Stimulus legislation comes in at $789 billion.
As the stimulus legislation is formalized into law, the public is still reeling at the price tag.
Congress has committed $789 billion in new spending and tax relief, as well as the $700 billion already committed in October of 2008 to support failing banking institutions and an additional $2 trillion dollars, proposed by Treasury Secretary, Tim Geithner, to support financial and real estate sector recovery.
Economists from government, academia and business, whose trade is big numbers and abstract concepts, have been at the forefront of analyzing this crisis. There is fervent activity among economists across the political spectrum and disagreement as to what should be done to solve problems that individually and collectively are not exactly like those faced, studied and dealt with in the past.
A Major Government Effort
A significant number of leading economists agree that stimulation of the economy, as it slows, will help counter the worst effects of its decline.
This is more than a political concern for the personal hardships of unemployment, foreclosure, bankruptcy and lost opportunity that recessions engender. The overall cost to the nation in growth, productivity and economic leadership is also significant.
With an economy estimated to lose trillions of dollars in activity because of the credit crisis and recession, only a massive stimulus law could have substantial impact.
Painted with a broad brush, the stimulus bill gives money to the pubic in the form of tax cuts ($282 billion – $400 per individual, $800 per family or $250 in Veterans and Social Security benefits) and increased unemployment benefits. It increases public spending ($507 billion) on a wide variety of programs including infrastructure, green technology, support for cancer research and education. It also provides emergency funding to states ($87 billion) to support state Medicaid funding.
The hope is that this money will keep people employed, spending and receiving services until the worst of the recession is over and private business activity resumes at a level sufficient to increase employment, spending and tax revenue.
Doubts and Fears
The bill is only a part of the government’s efforts to remedy the economic decline, and yes, the price tag is staggering.
Despite fears about the economic decline, many Americans have expressed concern and outrage at the scale of public spending, fearing that the money will be wasted and that increasing the deficit will pass the buck for fiscal responsibility to our children and grandchildren.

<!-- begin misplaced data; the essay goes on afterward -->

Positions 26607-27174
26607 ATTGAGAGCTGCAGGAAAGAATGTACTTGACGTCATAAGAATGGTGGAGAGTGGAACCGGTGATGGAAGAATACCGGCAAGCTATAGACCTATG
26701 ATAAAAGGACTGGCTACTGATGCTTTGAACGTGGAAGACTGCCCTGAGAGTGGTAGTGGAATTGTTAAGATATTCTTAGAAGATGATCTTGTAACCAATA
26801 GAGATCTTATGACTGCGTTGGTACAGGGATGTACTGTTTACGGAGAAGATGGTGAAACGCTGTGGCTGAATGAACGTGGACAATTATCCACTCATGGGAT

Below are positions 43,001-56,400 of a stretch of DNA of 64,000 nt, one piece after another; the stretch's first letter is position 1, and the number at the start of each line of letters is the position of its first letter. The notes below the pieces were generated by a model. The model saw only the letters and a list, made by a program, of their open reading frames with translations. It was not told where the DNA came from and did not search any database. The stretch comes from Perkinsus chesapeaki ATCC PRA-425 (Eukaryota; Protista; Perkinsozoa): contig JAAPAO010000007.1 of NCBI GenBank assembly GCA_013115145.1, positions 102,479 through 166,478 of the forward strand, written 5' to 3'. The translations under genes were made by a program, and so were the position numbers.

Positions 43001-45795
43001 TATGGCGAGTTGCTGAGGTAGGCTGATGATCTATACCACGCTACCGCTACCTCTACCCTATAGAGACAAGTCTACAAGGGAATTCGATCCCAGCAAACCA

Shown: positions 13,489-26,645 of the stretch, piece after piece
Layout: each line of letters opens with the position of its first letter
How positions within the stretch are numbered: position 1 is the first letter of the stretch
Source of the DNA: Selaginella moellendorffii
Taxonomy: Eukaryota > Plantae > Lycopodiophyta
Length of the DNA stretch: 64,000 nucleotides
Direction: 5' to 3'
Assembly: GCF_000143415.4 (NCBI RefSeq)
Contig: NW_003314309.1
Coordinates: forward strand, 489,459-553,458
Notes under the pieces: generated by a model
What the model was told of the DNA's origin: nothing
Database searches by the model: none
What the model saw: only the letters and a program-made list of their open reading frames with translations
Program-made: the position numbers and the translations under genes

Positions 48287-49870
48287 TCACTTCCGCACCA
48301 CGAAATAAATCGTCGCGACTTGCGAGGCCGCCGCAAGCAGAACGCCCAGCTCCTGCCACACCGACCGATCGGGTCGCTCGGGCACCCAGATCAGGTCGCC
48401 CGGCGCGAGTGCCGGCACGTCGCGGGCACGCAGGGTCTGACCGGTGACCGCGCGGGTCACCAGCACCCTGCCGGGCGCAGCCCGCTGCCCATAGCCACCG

Some accept the tax cuts as needed for stimulation of the economy, preferring money in private hands to government spending. The abrupt increase in public spending also raises fears of inflation in the long run, even as deflation from falling prices and incomes is the current worry.
Among supporters, there is the belief that money lost from the private economy should be made up at least in part through public and private spending, but also that public services have been shortchanged and commitments to public education, green initiatives and infrastructure will improve the nation and lives of citizens.
Costs and Benefits
The real aim of the legislation is to stabilize the economy by supporting business activity through the most dangerous phase of the slowdown. President Barack Obama has spoken of keeping the recession from spiraling downward as more layoffs cause more foreclosures and drops in personal and business spending, eventually leading to more businesses closing their doors and a snowball effect of economic contraction.
An alternative to this action is to accept dramatic decreases in economic activity with resulting unemployment, business closures and cuts in government services and wait for the eventual economic recovery.
While this approach would risk less in the way of upfront public spending, current leaders feel that to do nothing or only cut taxes, when the risk of long-term economic decline is significant, would be to repeat the mistakes that led to the Great Depression, which lasted more than a decade. Other proposals, such as one for a short-term capital gain tax waiver to stimulate reinvestment and market confidence were ignored in this bill, but remain available to a government firmly committed to fighting large-scale economic collapse moving forward.
From this perspective, the aggressive action taken by Federal Reserve Chairman Ben Bernanke, Treasury Secretaries Henry Paulson and Geithner, President Obama and two Congresses seem promising.
The government is being responsive, bold and aggressive. Now, whether it will work, remains for the future to tell.